Cyber crime and fraud in property transactions – can you recover from your solicitor?

This guest article, written by Susan Hopcraft, was originally published on The author’s views are entirely her own and may not reflect the views of IT Governance.

BBC Panorama reported on how easy it is to hack into computers and websites. Ostensibly about the TalkTalk hacking, the programme also reported on the alarming case of someone whose email account was hacked to divert a significant sum of money that was supposed to be used to buy a house. We all want the convenience of email, but in a climate where cyber crime is increasing (and, it seems, easy) everyone needs to be guarded in the way we use it for high-value financial transactions.

Other similar conveyancing frauds, where email accounts have been hacked and huge sums of money stolen, have been reported since early 2015 and it seems to be increasing.

Hacking fraud in property transactions

This is how it works, taking just two of the examples reported recently in the national press. The first example was a property sale, the second a property purchase, but in both cases the fraudsters intercepted the emails between a solicitor and client.

In the first case the solicitor had asked, by email, where the client wanted the sale proceeds to go. The client replied with the bank account number and sort code. It seems that this email was hacked, probably through a phishing scam, Trojan or because the client used the same credentials on another service that had been hacked. A quick search through their emails would have brought the opportunity to the criminals’ attention. Using the email address from the client, they posed as the client and sent an email to the solicitors asking for the sale proceeds to be sent to a different account number. When the sale completed, the solicitors sent the £330,000 to the fraudsters’ bank account.

In the second case £299,000 was stolen. The money was intended to be used to buy a property. The solicitors acting on the purchase gave their clients their account details, confirmed in an email. Shortly before the sale, someone posed as the buyers’ solicitor and emailed the client – from what looked like the same email account – notifying them of a change in the bank account details. The fake email was supported by the unique client number that the solicitors had allocated, which lent credence to the forged email (but that was information gleaned from the hacked email account, too). Confident in the reliability of the fake email, the buyers duly sent the purchase monies to that account, which was of course the one set up by the fraudsters.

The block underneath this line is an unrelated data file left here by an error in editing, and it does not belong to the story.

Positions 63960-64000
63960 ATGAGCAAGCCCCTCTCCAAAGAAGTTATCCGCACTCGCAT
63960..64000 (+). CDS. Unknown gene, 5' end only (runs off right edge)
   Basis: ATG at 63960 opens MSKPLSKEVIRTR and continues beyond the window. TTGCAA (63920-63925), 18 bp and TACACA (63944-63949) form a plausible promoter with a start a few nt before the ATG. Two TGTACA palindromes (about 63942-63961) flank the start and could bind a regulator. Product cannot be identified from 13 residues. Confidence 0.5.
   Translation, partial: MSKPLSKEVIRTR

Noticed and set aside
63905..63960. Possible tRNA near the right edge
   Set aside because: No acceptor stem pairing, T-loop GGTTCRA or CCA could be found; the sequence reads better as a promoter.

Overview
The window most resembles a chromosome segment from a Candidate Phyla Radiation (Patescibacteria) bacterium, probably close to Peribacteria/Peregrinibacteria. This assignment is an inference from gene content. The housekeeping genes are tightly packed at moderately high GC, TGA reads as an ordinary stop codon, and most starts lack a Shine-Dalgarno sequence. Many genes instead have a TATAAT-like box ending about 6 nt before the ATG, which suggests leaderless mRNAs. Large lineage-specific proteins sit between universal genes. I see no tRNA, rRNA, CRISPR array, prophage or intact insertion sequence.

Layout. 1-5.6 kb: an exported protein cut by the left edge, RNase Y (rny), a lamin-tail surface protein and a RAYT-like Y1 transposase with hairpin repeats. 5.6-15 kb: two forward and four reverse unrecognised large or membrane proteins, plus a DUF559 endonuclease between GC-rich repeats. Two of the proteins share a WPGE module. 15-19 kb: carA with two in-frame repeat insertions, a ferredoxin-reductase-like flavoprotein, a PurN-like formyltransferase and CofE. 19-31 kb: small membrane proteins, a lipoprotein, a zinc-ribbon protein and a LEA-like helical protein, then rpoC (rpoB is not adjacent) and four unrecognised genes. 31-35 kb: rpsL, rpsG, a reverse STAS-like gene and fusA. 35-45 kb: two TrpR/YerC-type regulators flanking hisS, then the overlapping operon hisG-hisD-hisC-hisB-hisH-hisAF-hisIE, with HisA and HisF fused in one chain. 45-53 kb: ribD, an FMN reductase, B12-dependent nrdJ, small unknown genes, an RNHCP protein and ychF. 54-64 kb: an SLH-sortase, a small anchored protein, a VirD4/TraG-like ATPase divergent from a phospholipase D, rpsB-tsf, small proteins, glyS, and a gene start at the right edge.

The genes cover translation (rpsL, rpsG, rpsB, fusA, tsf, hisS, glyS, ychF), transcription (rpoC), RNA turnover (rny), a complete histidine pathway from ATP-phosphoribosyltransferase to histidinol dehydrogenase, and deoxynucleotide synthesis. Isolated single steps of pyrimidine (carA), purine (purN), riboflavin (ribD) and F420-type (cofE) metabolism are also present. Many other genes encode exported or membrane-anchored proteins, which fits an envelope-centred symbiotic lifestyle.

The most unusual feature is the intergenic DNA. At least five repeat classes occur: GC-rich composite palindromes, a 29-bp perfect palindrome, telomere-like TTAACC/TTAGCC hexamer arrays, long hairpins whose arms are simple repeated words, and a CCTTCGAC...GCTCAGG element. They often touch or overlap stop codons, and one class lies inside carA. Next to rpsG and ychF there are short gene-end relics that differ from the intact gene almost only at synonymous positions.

What to do if you are a victim

To recover the funds, the first action is immediately to notify the bank to freeze the rogue account. In many cases this is effective to recover some of the cash. However, these types of fraud often take place on Fridays, allowing extra time for the monies to be diverted onwards over the weekend before the receiving party notices the monies have not arrived in the correct bank account as expected. A freezing injunction is possible by application to court, but most banks ought to react swiftly so that a police restraint order or freezing injunction is not needed.

Once an email account is hacked and monies diverted, reassuring (but still fake) emails can be sent by the fraudsters to keep the scammed parties off the trail until all monies have been siphoned away. The moment any suspicious activity is noted, do not rely on your email a moment longer. Speak to the solicitor and/or bank in person urgently.

Who is to blame? 

To make the crime work, fraudsters must open bank accounts in false names. The identity checks that are carried out by banks are therefore absolutely crucial. They are not always fool-proof but questions must be asked about what the bank did to verify the account holder on opening the rogue account.

If monies are transferred using account numbers and sort codes alone, then the mismatch between an account holder’s name and the client sending or receiving the money would not be known either by the bank or the solicitor: perhaps a return to using account holders’ names ought to be considered to make the fraudsters’ task harder.

Is the solicitor at fault?

Where monies are being sent from the solicitor, then it is likely that a careful and aware solicitor should have noticed some signs of the fraud before it happened. If a solicitor pays client monies to a third party, against instructions and in circumstances where they ought to have known better, then they are liable to repay the funds. Examples of the things that solicitors should react to and stop the transaction might be odd email addresses, strange (i.e. forged) email exchanges with their client, late notification of a change to the payee bank account or possibly other documents that do not appear to be genuine. Any combination of these ‘warning flags’ should trigger suspicion in a prudent solicitor. If a solicitor carries on and transfers money against that backdrop, and the cash goes to a fraudster, then there is likely to be a claim against them.


The distress caused when life savings go missing must be intolerable. In the cases reported, the people involved were left with an agonising wait whilst the banks tried to recover the stolen funds. Not all of the monies were captured before they disappeared in cash withdrawals or by transfer overseas, but our experience in dealing with conveyancing and fraud claims over many years is that there is likely to be some recovery due from the solicitors involved if they paid monies out. Solicitors have a clear duty to protect client funds and they should have insurance to cover losses in these situations.

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